Three found guilty of ‘child army’ terror plot

Three men who planned to carry out a terrorist massacre with an “army” of children have been convicted.

Mar 5, 2018
By Kevin Hearty

Umar Ahmed Haque was arrested last May in the middle of his attempts to radicalise 55 London children.

The 25-year-old, inspired by similar attacks in Europe, attempted to ‘train’ the children by making them pretend to stab other children acting as police officers.

He was aided by Abuthaher Mamun, 29, and Muhammed Abid, 27, who raised money and acted as confidantes while he plotted the “annihilation” of police officers and members of the public.

A court hearing on Friday (March 2) heard Haque planned to target up to 30 groups, businesses and establishments in the capital but was thwarted by officers from the Metropolitan Police Service’s (MPS) counter terrorism command.

Haque was found guilty of two counts of preparation of terrorist acts and one count of collecting information useful to terrorism, after already admitting collecting and sharing terrorist publications.

Mamun was found guilty of preparing terrorist acts, and Abid was convicted of having information about acts of terrorism.

The three men await sentencing at the Old Bailey.

Commander Dean Haydon said: “Haque was a dangerous man who was inspired by attacks in Europe and Westminster. He wanted to orchestrate numerous attacks at once, using guns, knives, bombs and large cars to kill innocent people.

“We recovered a number of exercise books from his home and it was evident from his notes that his plan was a long-term one.

“He intended to execute his plans years later, by which time he anticipated he would have trained and acquired and army of soldiers, including children.”

Haque first came to police attention when he was stopped at Heathrow Airport trying to fly to Turkey in April 2016.

Evidence retrieved from his phone showed he had searched for terror attacks and executions, and his passport was revoked.

Haque later began discussing how to carry out a terror attack in the UK with Mamun and Abid, including how to increase the strength of a bomb and what the police response would be.

Abid, who knew Haque from a local mosque, listened to his plan and views that members of the public should be “annihilated” but did nothing to inform police.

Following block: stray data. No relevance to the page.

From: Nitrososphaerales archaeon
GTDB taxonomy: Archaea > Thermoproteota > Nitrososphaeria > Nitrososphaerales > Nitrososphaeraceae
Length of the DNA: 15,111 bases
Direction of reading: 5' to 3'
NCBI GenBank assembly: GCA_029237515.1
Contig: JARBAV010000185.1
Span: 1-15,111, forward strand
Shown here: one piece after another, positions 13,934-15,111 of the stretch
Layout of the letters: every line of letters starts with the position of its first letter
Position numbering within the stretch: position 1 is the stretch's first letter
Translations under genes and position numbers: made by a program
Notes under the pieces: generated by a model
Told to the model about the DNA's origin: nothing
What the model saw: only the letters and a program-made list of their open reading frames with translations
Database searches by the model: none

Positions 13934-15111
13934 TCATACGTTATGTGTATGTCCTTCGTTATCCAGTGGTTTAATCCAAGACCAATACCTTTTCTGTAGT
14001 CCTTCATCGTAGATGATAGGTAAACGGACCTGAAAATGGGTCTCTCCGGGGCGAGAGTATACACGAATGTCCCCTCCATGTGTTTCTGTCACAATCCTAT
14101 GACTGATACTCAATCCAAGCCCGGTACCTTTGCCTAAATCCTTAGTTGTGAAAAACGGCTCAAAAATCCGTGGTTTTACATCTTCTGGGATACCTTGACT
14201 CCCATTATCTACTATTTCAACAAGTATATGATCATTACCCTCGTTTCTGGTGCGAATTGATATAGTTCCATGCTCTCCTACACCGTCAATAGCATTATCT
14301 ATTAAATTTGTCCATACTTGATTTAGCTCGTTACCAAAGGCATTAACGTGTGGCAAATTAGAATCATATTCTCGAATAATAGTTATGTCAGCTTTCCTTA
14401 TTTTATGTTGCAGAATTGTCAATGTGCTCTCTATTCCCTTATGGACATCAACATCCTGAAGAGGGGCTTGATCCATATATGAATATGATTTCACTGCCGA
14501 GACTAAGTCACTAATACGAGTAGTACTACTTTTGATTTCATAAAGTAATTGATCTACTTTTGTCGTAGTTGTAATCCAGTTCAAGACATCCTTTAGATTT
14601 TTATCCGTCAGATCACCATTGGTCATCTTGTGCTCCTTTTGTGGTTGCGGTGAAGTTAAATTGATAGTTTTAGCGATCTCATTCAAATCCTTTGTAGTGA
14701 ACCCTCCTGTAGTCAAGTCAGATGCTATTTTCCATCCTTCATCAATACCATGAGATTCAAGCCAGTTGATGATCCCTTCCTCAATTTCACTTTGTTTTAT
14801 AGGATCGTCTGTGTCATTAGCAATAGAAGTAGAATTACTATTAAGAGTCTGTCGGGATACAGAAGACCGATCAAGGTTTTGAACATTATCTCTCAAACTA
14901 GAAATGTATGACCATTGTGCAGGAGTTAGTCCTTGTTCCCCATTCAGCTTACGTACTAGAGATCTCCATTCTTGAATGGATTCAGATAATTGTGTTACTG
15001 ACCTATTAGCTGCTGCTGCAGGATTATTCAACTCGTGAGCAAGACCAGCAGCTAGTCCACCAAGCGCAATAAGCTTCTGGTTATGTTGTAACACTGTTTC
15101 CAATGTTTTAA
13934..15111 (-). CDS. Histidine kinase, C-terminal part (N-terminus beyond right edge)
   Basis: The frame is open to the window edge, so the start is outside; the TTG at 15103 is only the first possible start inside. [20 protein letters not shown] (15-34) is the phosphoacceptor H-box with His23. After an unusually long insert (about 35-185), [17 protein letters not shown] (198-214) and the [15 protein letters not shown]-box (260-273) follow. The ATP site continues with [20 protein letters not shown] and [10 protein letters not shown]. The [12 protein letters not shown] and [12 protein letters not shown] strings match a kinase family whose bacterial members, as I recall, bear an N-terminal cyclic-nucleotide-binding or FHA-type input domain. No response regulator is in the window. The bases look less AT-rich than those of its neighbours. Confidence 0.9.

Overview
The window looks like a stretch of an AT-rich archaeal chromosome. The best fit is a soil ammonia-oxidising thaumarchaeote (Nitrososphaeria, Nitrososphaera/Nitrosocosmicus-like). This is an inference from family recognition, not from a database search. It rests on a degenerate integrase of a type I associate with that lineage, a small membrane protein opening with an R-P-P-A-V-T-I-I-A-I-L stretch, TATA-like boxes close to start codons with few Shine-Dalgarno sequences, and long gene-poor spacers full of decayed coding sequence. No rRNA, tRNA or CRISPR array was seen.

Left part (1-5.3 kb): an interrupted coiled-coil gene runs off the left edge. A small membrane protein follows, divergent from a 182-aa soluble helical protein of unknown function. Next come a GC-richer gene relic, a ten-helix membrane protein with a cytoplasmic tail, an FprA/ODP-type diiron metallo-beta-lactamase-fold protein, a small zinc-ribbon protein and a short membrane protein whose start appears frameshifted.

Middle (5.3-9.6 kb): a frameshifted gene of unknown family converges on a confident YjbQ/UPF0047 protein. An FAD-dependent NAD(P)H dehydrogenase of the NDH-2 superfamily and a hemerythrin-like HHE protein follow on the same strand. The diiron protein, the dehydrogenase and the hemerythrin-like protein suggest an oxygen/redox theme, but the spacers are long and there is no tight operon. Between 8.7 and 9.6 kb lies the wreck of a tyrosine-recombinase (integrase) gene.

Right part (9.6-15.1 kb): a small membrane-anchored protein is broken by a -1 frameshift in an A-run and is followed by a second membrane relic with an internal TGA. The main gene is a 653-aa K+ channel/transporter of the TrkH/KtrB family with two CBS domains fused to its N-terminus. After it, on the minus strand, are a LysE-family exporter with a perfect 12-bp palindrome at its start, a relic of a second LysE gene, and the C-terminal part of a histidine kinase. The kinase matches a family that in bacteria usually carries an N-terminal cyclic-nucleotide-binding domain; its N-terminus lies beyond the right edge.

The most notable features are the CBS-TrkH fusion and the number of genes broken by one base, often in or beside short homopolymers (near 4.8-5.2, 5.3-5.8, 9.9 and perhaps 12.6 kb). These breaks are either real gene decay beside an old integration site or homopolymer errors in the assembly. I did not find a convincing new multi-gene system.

Mamun helped Haque plot the atrocity and planned to take driving lessons so he could teach future members of the “army” to drive vehicles at pedestrians.

He also unsuccessfully attempted to invest money online to finance the plot.

A fourth man, Haque’s neighbour Nadeem Patel, was arrested on suspicion of possession of a firearm and officers recovered a handgun from his home alongside £20,000 in cash.

He was found guilty of one count of conspiracy to possess a firearm, and had previously admitted possessing a prohibited weapon. He was sentenced to 16 months’ imprisonment.

Last March, Haque told his co-conspirators that he had radicalised 16 children at the after-school madrasa where he worked.

The MPS had no intelligence to support this claim but joint work with social workers assessed he had attempted to radicalise 55 children aged 11 to 14.

Interviews with the children revealed they had been shown videos of extreme terrorist violence and executions, and made them act out stabbing ‘police officers’ to death.

All 55 children have received safeguarding support and 35 will be given longer-term care.

“The children were paralysed by fear of Haque, who they understood to have connections to terrorists and who essentially told them that a violent fate would befall them if they told anyone what he was doing. They were too afraid to confide in anyone,” said Commander Haydon.

“It’s crucial that the police, partners and communities do all they can to identify where young and vulnerable people are being radicalised and I urge anyone with concerns that this is happening to report it confidentially to police.”

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